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I should start by saying what I'm trying to do: I want to use the mle function without having to re-write my log likelihood function each time I want to try a different model specification. Because mle is expecting a named list of starting values, you apparently cannot just write the log-likelihood function as taking a vector of parameters. A simple example:

Suppose I want to fit a linear regression model via maximum likelihood and at first, I'm ignoring one of my predictors:

n <- 100
df <- data.frame(x1 = runif(n), x2 = runif(n), y = runif(n))
Y <- df$y
X <- model.matrix(lm(y ~ x1, data = df))

# define log-likelihood function 
ll <- function(beta0, beta1, sigma){
  beta = matrix(NA, nrow=2, ncol=1)
  beta[,1] = c(beta0, beta1)
  -sum(log(dnorm(Y - X %*% beta, 0, sigma)))
mle(ll, start = list(beta0=.1, beta1=.2, sigma=1)

Now, if I want to fit a different model, say:

m <- lm(y ~ x1 + x2, data = df)

I cannot re-use my log-likelihood function--I'd have to re-write it to have the beta3 parameter. What I'd like to do is something like:

ll.flex <- function(theta){
 # theta is a vector that I can use directly 

if I could then somehow adjust the start argument in mle to account for my now vector-input log-likelihood function, or barring that, have a function that constructs the log-likelihood function at run-time, say by constructing the named list of arguments and then using it to define the function e.g., something like this:

X <- model.matrix(lm(y ~ x1 + x2, data = df))
arguments <- rep(NA, dim(X)[2])
names(arguments) <- colnames(X)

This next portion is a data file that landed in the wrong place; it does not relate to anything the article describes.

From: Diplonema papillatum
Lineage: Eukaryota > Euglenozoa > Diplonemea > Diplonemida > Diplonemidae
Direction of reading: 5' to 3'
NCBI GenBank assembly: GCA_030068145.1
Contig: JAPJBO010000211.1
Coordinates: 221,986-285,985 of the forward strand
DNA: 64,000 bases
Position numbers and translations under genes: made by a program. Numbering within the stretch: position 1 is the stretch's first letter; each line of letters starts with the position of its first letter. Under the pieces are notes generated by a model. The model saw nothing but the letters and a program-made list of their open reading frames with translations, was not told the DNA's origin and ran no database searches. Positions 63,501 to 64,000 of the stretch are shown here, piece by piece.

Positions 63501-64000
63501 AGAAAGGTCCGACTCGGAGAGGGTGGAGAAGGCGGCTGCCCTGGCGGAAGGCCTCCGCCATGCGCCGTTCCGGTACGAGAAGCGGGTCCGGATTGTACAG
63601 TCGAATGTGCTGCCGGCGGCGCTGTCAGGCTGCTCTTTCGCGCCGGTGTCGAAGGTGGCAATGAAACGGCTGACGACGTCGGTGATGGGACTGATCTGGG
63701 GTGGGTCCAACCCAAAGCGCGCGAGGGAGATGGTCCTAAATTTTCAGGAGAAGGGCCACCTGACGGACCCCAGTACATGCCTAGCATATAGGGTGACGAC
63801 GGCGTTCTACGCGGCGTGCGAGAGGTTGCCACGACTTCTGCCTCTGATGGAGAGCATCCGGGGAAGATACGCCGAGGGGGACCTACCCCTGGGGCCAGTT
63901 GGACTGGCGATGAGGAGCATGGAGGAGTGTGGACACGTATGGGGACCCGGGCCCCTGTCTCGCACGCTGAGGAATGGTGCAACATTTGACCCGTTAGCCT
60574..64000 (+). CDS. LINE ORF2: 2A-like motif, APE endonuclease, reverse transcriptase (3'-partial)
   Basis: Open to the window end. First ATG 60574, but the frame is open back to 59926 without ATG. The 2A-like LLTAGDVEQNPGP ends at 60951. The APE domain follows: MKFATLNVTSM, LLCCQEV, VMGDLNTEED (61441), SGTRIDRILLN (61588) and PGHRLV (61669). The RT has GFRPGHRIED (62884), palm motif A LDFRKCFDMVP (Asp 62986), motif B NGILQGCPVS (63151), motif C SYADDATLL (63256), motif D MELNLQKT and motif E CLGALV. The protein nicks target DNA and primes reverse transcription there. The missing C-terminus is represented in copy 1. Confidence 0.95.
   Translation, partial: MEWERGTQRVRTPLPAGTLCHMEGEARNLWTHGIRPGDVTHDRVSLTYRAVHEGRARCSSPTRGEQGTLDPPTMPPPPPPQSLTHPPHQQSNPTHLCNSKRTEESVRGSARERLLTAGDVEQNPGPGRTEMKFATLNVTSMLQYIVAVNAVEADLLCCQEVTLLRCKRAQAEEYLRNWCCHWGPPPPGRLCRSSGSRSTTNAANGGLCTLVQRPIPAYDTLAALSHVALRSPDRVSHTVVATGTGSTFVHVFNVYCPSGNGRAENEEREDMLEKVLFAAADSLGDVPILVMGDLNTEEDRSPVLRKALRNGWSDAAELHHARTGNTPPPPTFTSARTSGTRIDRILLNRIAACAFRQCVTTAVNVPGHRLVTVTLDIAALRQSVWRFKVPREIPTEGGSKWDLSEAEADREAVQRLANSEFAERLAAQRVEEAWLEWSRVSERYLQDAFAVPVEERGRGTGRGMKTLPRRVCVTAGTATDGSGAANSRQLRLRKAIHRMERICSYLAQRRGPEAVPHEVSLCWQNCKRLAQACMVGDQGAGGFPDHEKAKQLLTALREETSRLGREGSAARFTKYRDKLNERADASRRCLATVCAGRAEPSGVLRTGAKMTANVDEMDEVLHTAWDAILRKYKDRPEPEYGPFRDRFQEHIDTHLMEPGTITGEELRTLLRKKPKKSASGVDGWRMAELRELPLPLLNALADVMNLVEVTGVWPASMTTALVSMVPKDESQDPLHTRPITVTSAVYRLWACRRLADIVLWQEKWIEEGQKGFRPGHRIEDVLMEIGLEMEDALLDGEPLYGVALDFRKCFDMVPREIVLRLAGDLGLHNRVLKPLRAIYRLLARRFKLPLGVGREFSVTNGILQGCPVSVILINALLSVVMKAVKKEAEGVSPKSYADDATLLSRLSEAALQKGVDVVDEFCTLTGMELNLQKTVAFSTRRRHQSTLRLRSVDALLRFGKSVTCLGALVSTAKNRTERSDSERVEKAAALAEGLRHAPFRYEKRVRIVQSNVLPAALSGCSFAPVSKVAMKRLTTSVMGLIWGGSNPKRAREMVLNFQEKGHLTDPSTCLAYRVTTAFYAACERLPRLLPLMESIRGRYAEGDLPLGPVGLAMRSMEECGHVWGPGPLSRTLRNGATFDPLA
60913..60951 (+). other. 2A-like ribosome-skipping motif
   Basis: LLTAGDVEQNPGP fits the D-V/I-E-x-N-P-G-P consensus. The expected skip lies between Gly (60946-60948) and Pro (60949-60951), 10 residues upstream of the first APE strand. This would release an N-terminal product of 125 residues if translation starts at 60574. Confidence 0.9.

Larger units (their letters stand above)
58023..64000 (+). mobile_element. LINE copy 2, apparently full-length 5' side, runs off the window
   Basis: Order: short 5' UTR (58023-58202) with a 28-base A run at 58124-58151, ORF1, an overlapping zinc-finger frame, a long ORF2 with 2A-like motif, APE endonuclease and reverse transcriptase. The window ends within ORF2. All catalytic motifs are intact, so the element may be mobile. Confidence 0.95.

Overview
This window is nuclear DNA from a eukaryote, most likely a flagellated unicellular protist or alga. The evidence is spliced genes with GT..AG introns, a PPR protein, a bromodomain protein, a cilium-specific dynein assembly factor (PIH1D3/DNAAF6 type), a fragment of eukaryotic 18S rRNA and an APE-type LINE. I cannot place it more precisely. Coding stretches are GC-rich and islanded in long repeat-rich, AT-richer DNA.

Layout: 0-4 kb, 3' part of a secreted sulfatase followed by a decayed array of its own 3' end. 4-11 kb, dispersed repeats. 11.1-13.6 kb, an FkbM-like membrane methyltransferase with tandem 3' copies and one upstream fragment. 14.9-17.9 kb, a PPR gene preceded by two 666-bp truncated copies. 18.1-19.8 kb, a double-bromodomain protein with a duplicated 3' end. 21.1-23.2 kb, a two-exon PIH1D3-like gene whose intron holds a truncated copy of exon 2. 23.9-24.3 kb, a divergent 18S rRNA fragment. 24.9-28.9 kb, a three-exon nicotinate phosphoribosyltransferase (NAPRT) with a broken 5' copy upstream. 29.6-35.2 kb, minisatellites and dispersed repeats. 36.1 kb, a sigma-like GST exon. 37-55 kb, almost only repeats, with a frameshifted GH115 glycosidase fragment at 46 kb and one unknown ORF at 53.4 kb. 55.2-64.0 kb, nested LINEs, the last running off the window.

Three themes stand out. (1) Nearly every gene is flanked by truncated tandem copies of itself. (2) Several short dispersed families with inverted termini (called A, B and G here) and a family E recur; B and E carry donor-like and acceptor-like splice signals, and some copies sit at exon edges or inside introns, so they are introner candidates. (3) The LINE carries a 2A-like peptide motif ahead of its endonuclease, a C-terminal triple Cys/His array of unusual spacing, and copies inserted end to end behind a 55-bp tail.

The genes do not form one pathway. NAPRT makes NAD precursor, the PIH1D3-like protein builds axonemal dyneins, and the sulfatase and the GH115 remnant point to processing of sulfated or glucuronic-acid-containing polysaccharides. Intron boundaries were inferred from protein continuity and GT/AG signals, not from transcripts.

ll.magic <- function(bring.this.to.life.as.function.arguments(arguments)){...} 


I ended up writing a helper function that can add an arbitrary number of named arguments x1, x2, x3... to a passed function f.

add.arguments <- function(f,n){
  # adds n arguments to a function f; returns that new function 
  t = paste("arg <- alist(",
  paste(sapply(1:n, function(i) paste("x",i, "=",sep="")), collapse=","),
  ")", sep="")
  formals(f) <- eval(parse(text=t))

It's ugly, but it got the job done, letting me re-factor my log-likelihood function on the fly.

share|improve this question
can't you just used fixed(x2=0)? –  Ben Bolker Sep 27 '11 at 16:12
in this particular example, yes, but if you want to be able to try arbitrarily complex specifications (e.g., adding interactions, transforms etc.), this strategy doesn't work. –  John Horton Sep 27 '11 at 16:20
out of curiosity, why would you use mle to fit parameters, when lm already does that for you?? –  Ramnath Sep 27 '11 at 17:21
oh - my real example is a nasty multinomial logit - I just did a linear regression for demonstration purposes. Btw - thank you for the excellent answer. –  John Horton Sep 27 '11 at 19:28
@John check the answer by Ben Bolker. it is very elegant as it automatically computes the likelihood for you based on the specification. –  Ramnath Sep 27 '11 at 19:35

4 Answers 4

up vote 4 down vote accepted

You can use the mle2 function from the package bbmle which allows you to pass vectors as parameters. Here is some sample code.

ll2 = function(params){
  beta = matrix(NA, nrow = length(params) - 1, ncol = 1)
  beta[,1] = params[-length(params)] 
  sigma    = params[[length(params)]]
  minusll  = -sum(log(dnorm(Y - X %*% beta, 0, sigma)))

X <- model.matrix(lm(y ~ x1, data = df))
mle2(ll2, start = c(beta0 = 0.1, beta1 = 0.2, sigma = 1), 
  vecpar = TRUE, parnames = c('beta0', 'beta1', 'sigma'))


X <- model.matrix(lm(y ~ x1 + x2, data = df))